A credit score is one of the most important numbers in a person's life. It determines the cost of major purchases like cars and homes. It is a deciding factor for landlords in picking renters and some employers use credit scores to find dependable workers. Unfortunately for borrowers, a favorable credit score is not easy to obtain. The economic crisis that began in 2008 forced lenders to raise their expectations for borrowers in the hopes of lowering their risks. The once "good" credit score of 680 has been devalued in favor of scores of 720 or more. (Follow these tips and techniques to rebuild a ruined credit rating. See 5 Keys To Unlocking A Better Credit Score.)

IN PICTURES: Obtaining Credit In A Bad Economy

Credit scores range from 330 to 830 and the average score in the United States is 698. Even the nation's top average score of 713 in New England is not high enough to qualify for the best rates on loans. This means that many Americans will find themselves spending hundreds or thousands of dollars more for cars, homes and other major purchases.

The Dirty Secret
Lenders evaluate FICO scores based on a tiered system that divides credit scores into five ranges. Scores below 620 are often considered subprime, and borrowers in this range will either be denied loans or be offered higher interest rates and lower loan limits. For example, a non-profit state loan agency set 770 or higher as the top tier of FICO scores. Borrowers in this range received the lowest interest rates. In previous years, the same agency ranked 680 in the lowest tier in which borrowers were subject to interest rates that were 4.15% higher than those with scores in the top tier.

Borrowers with a FICO score of 689 were placed in the lowest tier. A score only one point higher, 690, was enough to be bumped up to the next tier and amounted to an interest rate that was 2.5% lower. These same dramatic jumps in interest rates can be seen in other industries such as home mortgages and car loans. Borrowers are encouraged to shop around for loans because each lender has their own "break point" between tiers. If you can find a lender that places your score in a higher tier, it could result in significant savings over the term of your loan. Another option is to find a co-signer with a higher credit score who would be able to get you placed in a higher tier.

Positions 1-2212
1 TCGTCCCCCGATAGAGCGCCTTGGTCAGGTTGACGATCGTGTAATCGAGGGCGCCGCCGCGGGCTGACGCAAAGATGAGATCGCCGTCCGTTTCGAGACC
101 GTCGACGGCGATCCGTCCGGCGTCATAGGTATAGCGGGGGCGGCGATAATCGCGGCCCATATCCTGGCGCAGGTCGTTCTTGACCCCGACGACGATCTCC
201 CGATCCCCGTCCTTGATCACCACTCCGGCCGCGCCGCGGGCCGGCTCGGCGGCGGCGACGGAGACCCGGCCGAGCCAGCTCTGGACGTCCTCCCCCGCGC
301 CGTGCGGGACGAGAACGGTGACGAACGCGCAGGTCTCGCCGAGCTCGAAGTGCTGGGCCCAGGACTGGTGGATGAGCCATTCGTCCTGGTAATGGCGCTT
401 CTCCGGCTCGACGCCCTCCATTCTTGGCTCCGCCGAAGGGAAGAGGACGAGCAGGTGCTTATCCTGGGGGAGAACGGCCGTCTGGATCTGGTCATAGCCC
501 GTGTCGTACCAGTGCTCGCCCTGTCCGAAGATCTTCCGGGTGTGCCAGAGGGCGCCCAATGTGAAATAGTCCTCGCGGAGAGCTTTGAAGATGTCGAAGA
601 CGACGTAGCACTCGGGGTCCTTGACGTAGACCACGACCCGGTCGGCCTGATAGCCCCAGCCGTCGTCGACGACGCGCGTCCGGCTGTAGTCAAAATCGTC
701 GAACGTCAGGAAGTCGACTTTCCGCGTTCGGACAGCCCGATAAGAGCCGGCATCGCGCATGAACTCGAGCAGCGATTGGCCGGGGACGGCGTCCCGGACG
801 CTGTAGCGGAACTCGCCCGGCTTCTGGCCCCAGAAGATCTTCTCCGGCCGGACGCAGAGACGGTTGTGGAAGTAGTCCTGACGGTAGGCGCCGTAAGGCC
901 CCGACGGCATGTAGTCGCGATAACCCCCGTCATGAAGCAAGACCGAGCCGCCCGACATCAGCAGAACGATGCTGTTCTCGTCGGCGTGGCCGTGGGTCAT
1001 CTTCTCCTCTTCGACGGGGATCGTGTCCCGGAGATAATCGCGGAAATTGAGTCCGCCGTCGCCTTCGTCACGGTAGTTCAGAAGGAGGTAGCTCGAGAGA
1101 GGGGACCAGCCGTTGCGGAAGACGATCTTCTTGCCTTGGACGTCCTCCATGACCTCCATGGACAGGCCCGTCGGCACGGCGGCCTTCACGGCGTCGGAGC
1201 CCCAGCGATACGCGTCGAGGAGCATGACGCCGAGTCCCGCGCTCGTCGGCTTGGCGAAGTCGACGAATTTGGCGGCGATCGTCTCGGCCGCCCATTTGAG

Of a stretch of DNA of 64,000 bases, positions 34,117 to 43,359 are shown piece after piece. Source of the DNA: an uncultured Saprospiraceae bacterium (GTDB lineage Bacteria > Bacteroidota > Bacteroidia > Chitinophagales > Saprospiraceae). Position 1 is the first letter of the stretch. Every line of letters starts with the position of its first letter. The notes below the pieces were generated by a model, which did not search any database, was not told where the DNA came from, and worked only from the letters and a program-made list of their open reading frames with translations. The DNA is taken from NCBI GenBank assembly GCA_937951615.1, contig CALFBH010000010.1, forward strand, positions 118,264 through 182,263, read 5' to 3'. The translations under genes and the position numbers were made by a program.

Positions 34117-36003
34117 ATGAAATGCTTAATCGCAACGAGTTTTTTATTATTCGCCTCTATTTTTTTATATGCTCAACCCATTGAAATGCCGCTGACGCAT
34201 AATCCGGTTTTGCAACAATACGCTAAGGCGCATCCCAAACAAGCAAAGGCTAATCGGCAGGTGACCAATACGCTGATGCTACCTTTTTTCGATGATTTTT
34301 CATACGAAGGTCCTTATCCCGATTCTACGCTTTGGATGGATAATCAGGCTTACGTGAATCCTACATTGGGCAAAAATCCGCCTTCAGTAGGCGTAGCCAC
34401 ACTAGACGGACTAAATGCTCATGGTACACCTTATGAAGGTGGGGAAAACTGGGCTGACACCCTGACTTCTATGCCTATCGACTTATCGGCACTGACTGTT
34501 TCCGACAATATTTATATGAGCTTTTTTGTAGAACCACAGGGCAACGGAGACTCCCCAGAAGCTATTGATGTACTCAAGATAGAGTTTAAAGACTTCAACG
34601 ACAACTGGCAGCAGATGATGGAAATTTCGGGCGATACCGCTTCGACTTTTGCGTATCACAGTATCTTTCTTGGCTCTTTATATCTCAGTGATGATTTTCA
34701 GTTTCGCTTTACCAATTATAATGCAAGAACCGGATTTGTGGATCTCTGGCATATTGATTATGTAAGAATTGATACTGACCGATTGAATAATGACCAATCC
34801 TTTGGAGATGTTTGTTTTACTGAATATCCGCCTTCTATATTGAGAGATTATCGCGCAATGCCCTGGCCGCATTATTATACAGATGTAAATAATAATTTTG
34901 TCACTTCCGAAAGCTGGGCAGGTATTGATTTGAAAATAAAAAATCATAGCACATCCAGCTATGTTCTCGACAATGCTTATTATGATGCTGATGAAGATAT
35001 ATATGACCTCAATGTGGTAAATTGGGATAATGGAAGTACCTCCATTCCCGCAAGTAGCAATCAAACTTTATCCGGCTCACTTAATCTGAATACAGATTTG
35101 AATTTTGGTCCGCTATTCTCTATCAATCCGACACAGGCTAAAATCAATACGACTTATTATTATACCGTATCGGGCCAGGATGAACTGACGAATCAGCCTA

So What Does That Mean?
Using the standards of the nonprofit state loan agency in the example above, imagine that you need a 6-month loan for $4,000. If your credit score is 689, you would be charged an interest rate of LIBOR (London Interbank Offer Rate) plus 6.45%. As of Nov. 17, the LIBOR rate for 6-month loans was 0.44%. Based on those numbers, the interest rate would be 6.89 %. If your credit score was one point higher at 690 you would be bumped up to a higher tier. Your interest rate would be calculated at LIBOR+3.95% which equals 4.39%. Individuals who have poor credit will often be subject to higher interest loans which they might not be able to pay off accordingly; as a result their credit becomes worse and worse untill they are no longer able to qualify for loans. (This influential rate is published daily in Britain and felt all around the world. Check out An Introduction To LIBOR.)

Some experts say that as the economy continues to improve lenders will gradually lower the benchmark for solid credit. In the meantime, consumers with scores in the lower tiers should wait a few months before applying for a loan, and follow basis financial advice such as paying bills on time, monitoring their credit reports and managing debt to help raise their scores.

IN PICTURES: 7 Tips To Bounce Back From A Credit Score Disaster

The Bottom Line
The tier system of credit scores can be extremely fickle. One point can be the difference between hundreds or thousands of dollars in loan payments. With the higher expectations of lenders, it is more important now than ever to shop around for the best rates and make financial decisions that keep your credit score as high as possible. (Credit companies rely on these factors to determine whether to lend to you and at what rate. Read The 5 Biggest Factors That Affect Your Credit.)

Find out what happened in financial news this week. Read Water Cooler Finance: GM's Dramatic Return.

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